Thursday, June 15, 2006

The Shop on Main Street (1965)

The more Czech New Wave I see, the more I like. (This is part of the New Wave, right?) What I've seen thus far shares a sensibility I appreciate -- the idea of desperate laughter in the face of horror, at least until the horror overwhelms. It's really such a sucker's approach, but it gets me everytime. (See also: my enthusiasm for Little Murders, Devils on the Doorstep, Underground, the novel Catch-22, etc.) This film, set during WWII, begins as a caustic comedy about an itinerant carpenter, with a wonderful and boisterous drunken dinner-party scene that sets up the film's main conflict. This scene is entertaining, but it's also important, as it sets up Tony Brtko's confusion about the times, his inability to understand how to proceed in such times and his perceptions of inferiority. (His wife's characterization of him as "a good-for-nothing loafer" contrasts mightily with his terming of his brother, a Nazi official, as "the local God." It's about power, but more to the point, it's about confidence.) Directors Jan Kadar and Elmar Klos, in a touch that may or may not be intentional but which I liked anyway, slyly allude to the direction their story will eventually take when they have Tony (and the camera) drunkenly staring through a highball glass (so we're going through the looking glass, eh?). Once Tony takes over the Jewish store assigned to him by his brother (monetary self-interest as "serving the country"?), the film then shifts into light whimsy with a dash of absurdism borne of incomprehension (Ms. Lautmann, the old Jewish woman who owns the repossessed store, is hard of hearing). It's pleasant, but the gathering storm is always in the background (the dog tax, for example) and the film's ironies get progressively darker. This continues until the film's last segment, in which the background erupts into the foreground, panic and desperation replace the light tone and laughs fall by the wayside. It's all fun and games until they come for you, and while one can struggle against inhumanity, there are times when that struggle comes too late to avoid being swallowed by the darkness. (The futility of Tony's final standing-up against his venal wife plays this up nicely.) Acting stellar on all counts, direction careful and assured, climax guaranteed to reduce all viewers to rubble; all in all, this thing's damn good. What's next, Czechoslovakia? (Closely Watched Trains, I believe.)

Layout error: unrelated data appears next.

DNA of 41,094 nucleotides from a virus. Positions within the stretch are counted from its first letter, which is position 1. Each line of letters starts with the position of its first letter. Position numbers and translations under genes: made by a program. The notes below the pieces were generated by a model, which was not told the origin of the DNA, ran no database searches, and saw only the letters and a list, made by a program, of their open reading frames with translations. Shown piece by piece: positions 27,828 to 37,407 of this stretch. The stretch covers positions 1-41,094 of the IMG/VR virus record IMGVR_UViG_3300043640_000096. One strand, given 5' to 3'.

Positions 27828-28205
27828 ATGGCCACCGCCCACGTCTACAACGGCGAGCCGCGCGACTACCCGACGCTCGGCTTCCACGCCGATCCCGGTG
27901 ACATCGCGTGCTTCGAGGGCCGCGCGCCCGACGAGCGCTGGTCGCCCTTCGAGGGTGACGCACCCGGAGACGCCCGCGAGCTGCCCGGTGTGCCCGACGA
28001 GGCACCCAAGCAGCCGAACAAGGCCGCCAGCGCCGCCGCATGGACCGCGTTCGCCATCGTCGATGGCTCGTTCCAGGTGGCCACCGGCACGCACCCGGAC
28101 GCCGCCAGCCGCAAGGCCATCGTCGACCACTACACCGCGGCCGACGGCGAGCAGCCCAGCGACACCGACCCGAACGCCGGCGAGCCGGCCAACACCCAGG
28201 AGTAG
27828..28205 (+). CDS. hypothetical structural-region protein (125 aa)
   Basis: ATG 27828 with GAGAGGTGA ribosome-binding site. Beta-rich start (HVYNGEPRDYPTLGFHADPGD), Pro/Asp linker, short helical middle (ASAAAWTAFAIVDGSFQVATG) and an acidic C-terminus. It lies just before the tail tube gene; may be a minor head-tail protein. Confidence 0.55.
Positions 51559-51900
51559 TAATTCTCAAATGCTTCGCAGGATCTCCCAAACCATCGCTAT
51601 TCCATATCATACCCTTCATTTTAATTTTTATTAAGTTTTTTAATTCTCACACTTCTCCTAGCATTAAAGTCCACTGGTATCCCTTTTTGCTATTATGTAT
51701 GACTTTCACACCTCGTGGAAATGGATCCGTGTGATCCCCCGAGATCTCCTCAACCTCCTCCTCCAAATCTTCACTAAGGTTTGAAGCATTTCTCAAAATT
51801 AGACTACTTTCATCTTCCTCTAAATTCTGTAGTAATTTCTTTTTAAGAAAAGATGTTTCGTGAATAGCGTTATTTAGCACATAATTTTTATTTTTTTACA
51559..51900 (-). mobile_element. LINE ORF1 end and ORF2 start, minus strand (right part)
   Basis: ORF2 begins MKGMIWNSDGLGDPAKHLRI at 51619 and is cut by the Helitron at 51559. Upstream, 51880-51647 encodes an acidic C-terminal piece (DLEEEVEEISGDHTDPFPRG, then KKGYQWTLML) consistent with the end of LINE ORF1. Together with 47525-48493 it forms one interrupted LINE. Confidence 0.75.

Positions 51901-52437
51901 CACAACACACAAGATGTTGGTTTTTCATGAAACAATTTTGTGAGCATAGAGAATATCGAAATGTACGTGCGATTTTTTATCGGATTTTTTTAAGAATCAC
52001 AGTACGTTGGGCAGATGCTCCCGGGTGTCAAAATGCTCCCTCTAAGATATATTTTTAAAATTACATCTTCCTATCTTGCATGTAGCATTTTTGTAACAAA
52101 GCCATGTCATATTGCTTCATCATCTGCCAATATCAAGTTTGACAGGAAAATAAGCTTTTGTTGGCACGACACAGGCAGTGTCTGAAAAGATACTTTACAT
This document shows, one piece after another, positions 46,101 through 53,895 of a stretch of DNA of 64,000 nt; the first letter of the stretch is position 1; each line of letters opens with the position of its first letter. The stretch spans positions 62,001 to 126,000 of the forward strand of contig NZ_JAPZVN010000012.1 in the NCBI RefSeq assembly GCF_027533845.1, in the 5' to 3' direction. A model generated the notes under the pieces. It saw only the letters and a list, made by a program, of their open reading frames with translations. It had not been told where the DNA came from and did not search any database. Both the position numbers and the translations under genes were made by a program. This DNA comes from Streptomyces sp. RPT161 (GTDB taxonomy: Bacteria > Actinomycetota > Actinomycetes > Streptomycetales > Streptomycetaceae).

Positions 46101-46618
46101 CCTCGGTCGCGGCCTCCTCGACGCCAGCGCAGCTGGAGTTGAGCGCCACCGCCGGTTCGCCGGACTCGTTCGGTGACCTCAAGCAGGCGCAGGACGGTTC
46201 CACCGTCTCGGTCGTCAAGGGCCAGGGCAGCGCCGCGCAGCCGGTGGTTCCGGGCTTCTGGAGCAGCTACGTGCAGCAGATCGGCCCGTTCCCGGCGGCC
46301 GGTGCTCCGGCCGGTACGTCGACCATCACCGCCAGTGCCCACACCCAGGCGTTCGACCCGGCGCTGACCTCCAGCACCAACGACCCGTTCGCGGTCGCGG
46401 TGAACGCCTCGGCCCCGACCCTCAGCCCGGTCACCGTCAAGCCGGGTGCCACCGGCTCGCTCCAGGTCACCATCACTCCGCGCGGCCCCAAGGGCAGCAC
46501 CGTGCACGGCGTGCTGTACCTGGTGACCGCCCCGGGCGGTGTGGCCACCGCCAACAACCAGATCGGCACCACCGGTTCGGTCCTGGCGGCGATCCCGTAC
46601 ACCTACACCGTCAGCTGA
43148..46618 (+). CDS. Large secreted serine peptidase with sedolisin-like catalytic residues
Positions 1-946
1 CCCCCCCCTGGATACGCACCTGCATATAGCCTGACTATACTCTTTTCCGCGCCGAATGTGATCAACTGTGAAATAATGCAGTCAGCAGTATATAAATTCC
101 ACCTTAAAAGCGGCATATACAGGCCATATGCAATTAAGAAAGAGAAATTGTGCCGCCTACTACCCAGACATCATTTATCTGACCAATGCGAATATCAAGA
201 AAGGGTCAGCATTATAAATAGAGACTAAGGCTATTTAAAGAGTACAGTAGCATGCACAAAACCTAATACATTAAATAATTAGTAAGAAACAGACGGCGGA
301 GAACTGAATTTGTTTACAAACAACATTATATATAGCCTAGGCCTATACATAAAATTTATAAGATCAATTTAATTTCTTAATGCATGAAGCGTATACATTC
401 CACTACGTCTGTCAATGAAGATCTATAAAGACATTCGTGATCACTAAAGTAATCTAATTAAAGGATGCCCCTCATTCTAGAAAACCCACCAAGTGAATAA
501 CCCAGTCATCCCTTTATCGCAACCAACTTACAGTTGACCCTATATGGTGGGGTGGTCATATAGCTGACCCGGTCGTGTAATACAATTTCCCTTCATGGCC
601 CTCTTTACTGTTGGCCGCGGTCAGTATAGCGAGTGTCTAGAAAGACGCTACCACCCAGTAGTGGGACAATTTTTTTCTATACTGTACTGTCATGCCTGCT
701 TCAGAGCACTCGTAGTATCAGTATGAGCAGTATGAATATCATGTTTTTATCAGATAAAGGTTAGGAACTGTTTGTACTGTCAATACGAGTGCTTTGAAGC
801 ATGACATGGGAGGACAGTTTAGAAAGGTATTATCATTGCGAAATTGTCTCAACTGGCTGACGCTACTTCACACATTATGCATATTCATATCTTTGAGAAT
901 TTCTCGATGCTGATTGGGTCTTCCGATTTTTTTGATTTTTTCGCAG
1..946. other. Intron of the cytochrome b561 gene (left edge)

Grade: A-


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